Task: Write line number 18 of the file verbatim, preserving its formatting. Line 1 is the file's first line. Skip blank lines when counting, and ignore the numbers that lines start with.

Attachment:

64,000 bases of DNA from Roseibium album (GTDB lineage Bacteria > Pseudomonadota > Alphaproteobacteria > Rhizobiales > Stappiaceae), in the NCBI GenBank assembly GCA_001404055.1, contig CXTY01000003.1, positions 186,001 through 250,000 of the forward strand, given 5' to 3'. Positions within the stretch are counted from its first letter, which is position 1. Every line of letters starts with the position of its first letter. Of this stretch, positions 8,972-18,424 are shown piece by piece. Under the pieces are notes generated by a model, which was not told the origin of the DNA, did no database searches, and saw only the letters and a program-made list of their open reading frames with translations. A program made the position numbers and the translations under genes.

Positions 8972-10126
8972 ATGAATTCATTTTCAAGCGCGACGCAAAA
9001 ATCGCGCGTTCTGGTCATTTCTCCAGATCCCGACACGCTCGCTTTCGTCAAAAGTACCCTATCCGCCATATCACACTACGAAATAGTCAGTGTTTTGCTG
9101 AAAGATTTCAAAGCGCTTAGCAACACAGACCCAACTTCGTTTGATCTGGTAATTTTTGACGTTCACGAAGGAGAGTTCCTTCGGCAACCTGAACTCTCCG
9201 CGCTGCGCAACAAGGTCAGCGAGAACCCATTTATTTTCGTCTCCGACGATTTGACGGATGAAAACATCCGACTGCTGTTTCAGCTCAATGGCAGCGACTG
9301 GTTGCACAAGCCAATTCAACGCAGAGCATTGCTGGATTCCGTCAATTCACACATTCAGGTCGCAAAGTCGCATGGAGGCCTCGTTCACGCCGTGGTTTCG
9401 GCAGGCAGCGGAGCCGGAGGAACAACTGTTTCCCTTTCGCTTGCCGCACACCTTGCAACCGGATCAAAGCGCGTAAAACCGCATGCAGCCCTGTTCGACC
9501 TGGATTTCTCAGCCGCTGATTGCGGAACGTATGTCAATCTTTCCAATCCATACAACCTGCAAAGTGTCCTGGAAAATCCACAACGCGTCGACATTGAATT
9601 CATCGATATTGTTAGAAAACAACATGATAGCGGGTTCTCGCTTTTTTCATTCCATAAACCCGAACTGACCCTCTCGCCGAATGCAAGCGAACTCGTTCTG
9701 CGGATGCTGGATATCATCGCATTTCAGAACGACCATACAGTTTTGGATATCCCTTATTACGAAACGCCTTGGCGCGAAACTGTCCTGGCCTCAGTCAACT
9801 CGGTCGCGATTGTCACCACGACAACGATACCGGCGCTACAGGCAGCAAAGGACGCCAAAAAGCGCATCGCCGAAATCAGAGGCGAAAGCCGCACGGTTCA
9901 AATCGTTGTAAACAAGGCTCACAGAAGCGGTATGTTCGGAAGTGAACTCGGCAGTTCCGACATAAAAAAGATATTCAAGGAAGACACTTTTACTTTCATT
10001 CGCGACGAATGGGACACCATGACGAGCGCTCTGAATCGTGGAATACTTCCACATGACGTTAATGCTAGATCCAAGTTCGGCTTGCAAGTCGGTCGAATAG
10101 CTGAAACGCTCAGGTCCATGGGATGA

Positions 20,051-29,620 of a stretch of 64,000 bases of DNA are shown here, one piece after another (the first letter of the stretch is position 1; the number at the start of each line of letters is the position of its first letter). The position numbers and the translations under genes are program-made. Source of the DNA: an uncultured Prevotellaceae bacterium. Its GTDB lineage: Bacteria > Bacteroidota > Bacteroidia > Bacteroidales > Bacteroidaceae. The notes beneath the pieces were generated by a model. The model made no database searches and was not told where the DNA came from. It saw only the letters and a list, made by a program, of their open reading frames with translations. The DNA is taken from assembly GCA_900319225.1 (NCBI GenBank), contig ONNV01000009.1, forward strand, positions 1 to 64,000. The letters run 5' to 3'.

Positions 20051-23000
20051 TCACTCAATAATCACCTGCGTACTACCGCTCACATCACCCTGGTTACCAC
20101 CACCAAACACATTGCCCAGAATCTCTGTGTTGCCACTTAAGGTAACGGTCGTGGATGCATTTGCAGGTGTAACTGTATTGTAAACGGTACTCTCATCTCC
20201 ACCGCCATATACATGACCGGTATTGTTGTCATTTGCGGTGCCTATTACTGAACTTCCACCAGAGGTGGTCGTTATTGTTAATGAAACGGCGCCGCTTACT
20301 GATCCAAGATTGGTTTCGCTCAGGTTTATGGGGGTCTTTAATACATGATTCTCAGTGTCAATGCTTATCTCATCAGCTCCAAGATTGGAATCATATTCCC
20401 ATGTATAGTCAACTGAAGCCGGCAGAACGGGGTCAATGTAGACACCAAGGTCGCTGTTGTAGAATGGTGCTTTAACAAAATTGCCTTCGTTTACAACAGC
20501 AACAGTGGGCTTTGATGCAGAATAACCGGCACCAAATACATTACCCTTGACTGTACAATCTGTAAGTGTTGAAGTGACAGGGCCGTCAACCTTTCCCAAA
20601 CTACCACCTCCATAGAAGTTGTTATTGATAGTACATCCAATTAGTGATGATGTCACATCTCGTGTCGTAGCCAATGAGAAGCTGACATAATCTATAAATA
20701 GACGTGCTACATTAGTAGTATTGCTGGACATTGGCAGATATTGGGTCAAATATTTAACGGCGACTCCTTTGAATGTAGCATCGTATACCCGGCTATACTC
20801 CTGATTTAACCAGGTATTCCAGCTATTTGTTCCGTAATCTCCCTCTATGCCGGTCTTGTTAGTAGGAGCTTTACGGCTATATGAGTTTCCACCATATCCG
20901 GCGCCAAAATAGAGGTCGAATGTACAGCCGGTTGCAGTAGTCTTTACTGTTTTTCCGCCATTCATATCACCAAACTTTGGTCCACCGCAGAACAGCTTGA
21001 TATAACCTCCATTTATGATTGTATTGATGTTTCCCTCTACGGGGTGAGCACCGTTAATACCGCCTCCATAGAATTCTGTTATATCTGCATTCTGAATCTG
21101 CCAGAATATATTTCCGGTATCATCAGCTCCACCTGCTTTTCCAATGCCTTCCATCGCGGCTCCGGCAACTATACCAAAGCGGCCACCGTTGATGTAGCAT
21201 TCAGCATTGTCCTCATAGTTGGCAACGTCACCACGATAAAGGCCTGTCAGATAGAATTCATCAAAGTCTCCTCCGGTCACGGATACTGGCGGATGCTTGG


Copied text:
20051 TCACTCAATAATCACCTGCGTACTACCGCTCACATCACCCTGGTTACCAC